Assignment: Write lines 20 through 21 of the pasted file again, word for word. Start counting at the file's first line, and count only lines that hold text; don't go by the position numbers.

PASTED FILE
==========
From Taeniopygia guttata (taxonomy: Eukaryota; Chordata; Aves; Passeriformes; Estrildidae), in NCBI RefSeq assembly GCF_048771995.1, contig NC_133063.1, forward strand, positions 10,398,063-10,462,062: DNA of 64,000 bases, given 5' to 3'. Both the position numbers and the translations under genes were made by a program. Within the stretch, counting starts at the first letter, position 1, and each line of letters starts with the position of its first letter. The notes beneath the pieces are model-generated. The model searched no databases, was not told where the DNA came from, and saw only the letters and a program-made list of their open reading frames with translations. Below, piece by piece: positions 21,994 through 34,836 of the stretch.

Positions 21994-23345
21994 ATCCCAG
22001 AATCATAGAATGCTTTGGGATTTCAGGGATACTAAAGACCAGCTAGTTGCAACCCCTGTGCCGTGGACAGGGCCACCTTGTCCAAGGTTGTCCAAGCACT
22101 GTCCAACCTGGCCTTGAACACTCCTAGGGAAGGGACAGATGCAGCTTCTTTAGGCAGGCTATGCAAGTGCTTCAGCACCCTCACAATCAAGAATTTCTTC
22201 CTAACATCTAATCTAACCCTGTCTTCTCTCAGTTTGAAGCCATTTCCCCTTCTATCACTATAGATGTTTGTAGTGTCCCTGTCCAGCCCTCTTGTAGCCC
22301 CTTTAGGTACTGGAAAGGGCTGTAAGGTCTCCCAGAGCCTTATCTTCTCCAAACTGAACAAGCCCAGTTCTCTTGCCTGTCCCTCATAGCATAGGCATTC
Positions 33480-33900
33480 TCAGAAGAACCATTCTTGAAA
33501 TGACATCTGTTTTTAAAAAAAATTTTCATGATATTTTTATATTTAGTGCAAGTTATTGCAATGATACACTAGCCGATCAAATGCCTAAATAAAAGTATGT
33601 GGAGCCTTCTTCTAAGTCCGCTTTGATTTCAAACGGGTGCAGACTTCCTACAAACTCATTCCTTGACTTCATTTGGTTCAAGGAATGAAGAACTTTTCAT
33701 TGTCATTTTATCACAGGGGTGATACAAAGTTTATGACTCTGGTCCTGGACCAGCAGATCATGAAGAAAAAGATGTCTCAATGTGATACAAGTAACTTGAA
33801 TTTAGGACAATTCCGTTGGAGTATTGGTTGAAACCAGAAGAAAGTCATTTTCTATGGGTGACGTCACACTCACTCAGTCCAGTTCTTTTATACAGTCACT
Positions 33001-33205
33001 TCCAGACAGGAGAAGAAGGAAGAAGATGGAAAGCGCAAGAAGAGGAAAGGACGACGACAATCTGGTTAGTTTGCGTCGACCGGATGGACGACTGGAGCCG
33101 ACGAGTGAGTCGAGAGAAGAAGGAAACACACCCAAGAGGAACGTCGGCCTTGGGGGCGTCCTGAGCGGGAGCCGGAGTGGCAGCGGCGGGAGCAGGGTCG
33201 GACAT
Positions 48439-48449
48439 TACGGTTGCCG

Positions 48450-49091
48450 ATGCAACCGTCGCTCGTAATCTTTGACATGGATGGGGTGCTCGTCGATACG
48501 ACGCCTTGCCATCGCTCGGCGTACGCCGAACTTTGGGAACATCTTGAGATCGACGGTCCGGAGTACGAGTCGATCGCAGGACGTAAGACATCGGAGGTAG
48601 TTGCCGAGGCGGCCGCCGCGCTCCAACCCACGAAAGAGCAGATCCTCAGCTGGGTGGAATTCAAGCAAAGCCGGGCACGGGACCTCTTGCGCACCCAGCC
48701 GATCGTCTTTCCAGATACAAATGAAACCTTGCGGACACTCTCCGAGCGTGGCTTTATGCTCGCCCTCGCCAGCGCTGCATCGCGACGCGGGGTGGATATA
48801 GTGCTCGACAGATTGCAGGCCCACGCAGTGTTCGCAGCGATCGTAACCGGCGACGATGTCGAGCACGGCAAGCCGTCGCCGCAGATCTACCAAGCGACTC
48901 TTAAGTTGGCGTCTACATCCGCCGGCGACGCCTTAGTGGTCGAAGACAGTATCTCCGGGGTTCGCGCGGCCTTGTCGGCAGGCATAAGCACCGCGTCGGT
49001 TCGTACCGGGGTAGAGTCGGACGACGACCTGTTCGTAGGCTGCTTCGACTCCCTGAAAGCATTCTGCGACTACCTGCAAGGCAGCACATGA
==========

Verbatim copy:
Positions 48450-49091
48450 ATGCAACCGTCGCTCGTAATCTTTGACATGGATGGGGTGCTCGTCGATACG